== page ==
fuel economy to the prior Sport Trac, but the vehicle is heavier because
we have a dramatically stiffer frame. That gives a lot of the goodness
we’ve been talking about. It enables us to make the vehicle quieter
yet handle better and meet crash requirements. Let me put it in perspective.
Weight matters in terms of fuel economy and a lot of other things as well.
As we get smarter about milking a little more out of the engine, more
out of the transmission, we then have an opportunity to spend a little
bit of weight on things that customers find value in. The beauty of reducing
noise is that every person in the vehicle appreciates it, not just the
The first Sport Trac was pretty much entry level and affordable ($21,910
MSRP for 4x2 in 2001, including destination). The new Sport Trac has so
many features that are standard. Was there any consideration of a bare-bones
model to get the price point down?
The good news is the starting price for the 2007 Sport Trac is the 2005
Sport Trac: $24,940 (including destination). Yet, you’re right.
We are offering a lot more feature content, including IRS, side air bags,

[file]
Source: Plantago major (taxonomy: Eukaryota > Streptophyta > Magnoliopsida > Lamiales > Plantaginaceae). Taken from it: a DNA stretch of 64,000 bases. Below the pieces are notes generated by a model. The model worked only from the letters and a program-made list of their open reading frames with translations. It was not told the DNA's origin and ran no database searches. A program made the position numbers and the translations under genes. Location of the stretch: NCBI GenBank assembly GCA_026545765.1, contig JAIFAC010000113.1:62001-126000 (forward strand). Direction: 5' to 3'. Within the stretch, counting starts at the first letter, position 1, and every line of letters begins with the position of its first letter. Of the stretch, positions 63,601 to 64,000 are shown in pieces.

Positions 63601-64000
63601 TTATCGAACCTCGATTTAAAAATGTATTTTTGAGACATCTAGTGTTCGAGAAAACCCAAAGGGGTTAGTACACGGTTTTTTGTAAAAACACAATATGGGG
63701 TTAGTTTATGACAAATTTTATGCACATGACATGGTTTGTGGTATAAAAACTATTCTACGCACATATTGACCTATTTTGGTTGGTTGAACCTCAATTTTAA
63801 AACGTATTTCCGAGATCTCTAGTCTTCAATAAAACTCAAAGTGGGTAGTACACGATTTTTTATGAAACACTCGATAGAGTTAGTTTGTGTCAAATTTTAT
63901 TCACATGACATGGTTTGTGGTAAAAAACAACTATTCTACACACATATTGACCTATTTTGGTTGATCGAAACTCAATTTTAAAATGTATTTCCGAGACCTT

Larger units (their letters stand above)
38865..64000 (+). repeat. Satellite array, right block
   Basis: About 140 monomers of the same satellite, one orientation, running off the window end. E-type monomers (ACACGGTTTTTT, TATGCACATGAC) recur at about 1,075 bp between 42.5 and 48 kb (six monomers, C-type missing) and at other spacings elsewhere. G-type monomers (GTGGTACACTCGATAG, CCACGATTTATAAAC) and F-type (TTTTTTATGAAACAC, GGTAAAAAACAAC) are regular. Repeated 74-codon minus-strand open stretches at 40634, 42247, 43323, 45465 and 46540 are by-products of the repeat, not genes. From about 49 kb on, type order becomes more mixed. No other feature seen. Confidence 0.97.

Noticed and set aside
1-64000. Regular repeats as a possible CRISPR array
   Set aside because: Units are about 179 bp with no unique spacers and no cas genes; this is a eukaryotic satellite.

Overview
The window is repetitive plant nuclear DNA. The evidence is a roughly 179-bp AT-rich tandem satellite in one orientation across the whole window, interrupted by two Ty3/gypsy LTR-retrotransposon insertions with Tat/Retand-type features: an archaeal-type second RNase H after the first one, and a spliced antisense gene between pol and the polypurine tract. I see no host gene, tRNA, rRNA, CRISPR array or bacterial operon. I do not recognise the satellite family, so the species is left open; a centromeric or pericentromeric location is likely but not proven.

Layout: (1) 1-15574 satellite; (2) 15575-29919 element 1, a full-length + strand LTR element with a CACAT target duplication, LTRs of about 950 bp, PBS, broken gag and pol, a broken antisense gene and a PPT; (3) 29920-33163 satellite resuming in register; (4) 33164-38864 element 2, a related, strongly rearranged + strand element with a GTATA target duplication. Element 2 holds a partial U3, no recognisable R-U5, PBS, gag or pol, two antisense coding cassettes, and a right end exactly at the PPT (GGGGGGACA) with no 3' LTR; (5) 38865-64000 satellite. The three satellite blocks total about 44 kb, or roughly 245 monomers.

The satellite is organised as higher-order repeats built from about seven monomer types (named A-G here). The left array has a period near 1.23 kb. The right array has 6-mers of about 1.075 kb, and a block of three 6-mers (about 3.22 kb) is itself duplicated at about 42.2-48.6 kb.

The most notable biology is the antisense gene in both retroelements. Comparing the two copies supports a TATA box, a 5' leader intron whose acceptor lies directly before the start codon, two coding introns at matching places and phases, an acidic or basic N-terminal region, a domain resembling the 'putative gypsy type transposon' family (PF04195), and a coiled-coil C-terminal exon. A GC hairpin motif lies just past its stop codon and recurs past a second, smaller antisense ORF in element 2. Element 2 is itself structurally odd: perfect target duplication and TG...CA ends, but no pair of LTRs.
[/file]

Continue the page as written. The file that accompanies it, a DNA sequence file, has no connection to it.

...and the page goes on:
roll-stability control. If we were to price those, represent several hundred
dollars worth of content. So we think we have a great value story. So
we don’t think we have the need to decontent the vehicle to make
it more affordable.
Sport Trac has a high percentage of female buyers. How did that figure
into your engineering plans?
We love all our buyers. When the 2001 Sport Trac came out, it was one
of the better riding, quieter, more stylish looking vehicles in the compact
pickup market. There weren’t a lot of compact 4-door pickups at
that point. There are a lot more now so you have to be that much better
to stand out from the crowd. From an appearance prospective, we’ve
built on the strengths of the prior product and done even better. Because
the vehicle looks good, is comfortable to drive and isn’t too large,
that appeals to a lot of women.
But when you were setting up the original parameters for suspension tuning,
was there a consideration to lean towards a Lincoln-Mercury spec instead
of a Ford spec to appeal more to women?
We don’t have a bias in terms of Lincoln-Mercury wants this or Ford